Pedagogies Assessment strategies Curricula Traditional E&T institutions – schools and universities, vocational and adult training providers – will need to reposition themselves in the emerging learning landscape
Education institutions will cease to be exclusive agents of coordination, service provision, quality assurance, performance assessment, or support Content, teaching and accreditation will become disaggregated Different forms of accreditation should be developed to recognise informal know-how and practice-based competences.
Tougher" O-level style exams in English, maths and the sciences from September 2014. Exams in 2016 Less academic pupils would sit a different "more straightforward" exam, like the old CSE 1 exam board to set exams instead of 6 Education Secretary Michael Gove
1. Identify the learning objectives2. Look at the curriculum to decide what is best face-to- face and what is best online3. Consider the integration and relationship between the F2F and eLearning4. Develop the most appropriate eLearning activities to achieve the learning objectives5. Decide how will you assess these activities6. Choose the most appropriate technology
Lecture and self-study elements of a course are reversed F2F time used more interactively ◦ PollEverywhere using phones ◦ Collaborative presentations using tablets Potential to focus on increasing understanding rather than covering material
BBC, 2012, Top US universities put their reputations online, http://www.bbc.co.uk/news/business-18191589 BBC, 2012, Plans for O-level-style exams to replace GCSEs, http://www.bbc.co.uk/news/education-18529471 Department for Business Information and Skills, 2011, Higher Education: Students at the Heart of the System, http://bis.gov.uk/assets/biscore/higher-education/docs/h/11-944-higher-education-students-at- heart-of-system.pdf ECAR National Study of Undergraduate Students and Information Technology Report, 2011, http://www.educause.edu/ecar Educause Learning Initiative, 2011, 7 Things You Should Know About Flipped Classrooms, http://www.educause.edu/library/resources/7-things-you-should-know-about-flipped- classrooms Horizon Report, 2012, http://www.educause.edu/library/resources/2012-horizon-report Garrison, D. R. and Vaughan N. D., 2008, Blended Learning in Higher Education: Framework, Principles and Guidelines, John Wiley and Sons. JISC, 2007, Student Expectations Study. Available from http://www.jisc.ac.uk/media/documents/publications/studentexpectations.pdf JISC, 2009, Higher Education in a Web 2.0 World Available from: http://www.jisc.ac.uk/media/documents/publications/heweb20rptv1.pdf JISC, 2011, Littlejohn, A., Pegler, C., 2007, Preparing for Blended eLearning, Routledge NUS, 2010, Student perspectives on technology - demand, perceptions and training needs Online Learning Task Force, 2011, Collaborate to Compete: Seizing the opportunity for online learning for UK higher education. Redecker, C., Leis, M., Leendertse, M., Punie, Y., Gijsbers, G., Kirschner, P., Stoyanov, S., Hoogveld B. ; Editors: Redecker, C. & Punie, Y., 2011, The Future of Learning: Preparing for Change, JRC Scientific & Technical Report. http://is.jrc.ec.europa.eu/pages/EAP/ForCiel.html Redecker, C., 2009), Review of Learning 2.0 Practices: Study on the Impact of Web 2.0 Innovations on Education and Training in Europe.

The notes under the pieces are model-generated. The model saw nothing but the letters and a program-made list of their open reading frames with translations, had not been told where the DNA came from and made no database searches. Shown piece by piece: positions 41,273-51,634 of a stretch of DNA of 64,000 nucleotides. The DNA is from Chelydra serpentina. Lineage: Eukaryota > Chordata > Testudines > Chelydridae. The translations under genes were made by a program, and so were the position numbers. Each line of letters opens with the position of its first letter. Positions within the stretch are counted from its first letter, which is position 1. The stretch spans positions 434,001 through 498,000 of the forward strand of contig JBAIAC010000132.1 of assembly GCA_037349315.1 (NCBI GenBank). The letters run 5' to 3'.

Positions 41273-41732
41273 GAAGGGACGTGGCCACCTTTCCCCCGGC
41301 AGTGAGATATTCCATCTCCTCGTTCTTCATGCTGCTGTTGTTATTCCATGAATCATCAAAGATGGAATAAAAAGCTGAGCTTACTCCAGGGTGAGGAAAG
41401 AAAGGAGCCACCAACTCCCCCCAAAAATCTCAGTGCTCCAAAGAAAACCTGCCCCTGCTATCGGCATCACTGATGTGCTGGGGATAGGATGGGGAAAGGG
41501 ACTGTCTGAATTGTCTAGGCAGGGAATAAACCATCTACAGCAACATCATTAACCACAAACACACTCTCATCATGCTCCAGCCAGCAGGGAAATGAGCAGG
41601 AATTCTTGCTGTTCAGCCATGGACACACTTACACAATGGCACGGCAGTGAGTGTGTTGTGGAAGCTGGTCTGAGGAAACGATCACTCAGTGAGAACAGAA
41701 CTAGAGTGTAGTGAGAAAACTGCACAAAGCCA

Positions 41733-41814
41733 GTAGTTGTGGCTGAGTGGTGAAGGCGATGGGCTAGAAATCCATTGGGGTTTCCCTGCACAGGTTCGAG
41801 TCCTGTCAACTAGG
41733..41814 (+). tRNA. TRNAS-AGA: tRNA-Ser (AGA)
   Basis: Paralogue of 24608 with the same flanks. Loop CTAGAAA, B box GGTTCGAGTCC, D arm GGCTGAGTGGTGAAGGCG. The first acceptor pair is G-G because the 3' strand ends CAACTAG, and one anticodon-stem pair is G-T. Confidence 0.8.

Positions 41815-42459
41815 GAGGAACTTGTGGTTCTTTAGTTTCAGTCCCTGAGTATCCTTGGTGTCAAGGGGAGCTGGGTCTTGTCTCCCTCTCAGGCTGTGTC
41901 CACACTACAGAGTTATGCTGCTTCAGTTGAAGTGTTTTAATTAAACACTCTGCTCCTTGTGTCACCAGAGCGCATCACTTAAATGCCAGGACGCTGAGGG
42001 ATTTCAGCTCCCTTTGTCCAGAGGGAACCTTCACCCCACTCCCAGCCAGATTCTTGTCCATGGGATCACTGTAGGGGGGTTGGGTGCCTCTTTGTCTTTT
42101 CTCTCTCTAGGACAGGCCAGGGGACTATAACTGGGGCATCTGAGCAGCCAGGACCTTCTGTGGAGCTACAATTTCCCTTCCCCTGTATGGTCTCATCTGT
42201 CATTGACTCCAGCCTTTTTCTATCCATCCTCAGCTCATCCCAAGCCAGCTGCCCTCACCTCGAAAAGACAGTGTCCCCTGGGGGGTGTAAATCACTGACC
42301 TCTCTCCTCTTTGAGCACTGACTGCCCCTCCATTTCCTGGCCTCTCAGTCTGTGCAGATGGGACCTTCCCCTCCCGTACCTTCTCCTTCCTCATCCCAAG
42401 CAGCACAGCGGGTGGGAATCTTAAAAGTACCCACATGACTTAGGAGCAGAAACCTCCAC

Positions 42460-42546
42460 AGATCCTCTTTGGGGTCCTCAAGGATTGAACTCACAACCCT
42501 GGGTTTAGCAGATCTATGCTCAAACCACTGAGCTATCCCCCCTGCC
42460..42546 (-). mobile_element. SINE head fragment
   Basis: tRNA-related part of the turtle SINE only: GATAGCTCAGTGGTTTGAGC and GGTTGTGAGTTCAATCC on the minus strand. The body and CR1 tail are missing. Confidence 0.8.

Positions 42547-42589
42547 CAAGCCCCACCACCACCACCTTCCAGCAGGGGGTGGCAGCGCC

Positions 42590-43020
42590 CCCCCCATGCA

Dr Barbara NewlandCentre for Learning and TeachingUniversity of Brighton, Falmer, BN1 9PHb.firstname.lastname@example.org/clt/www.slideshare.net/barbaranewlandhttp://barbaranewland.wordpress.com/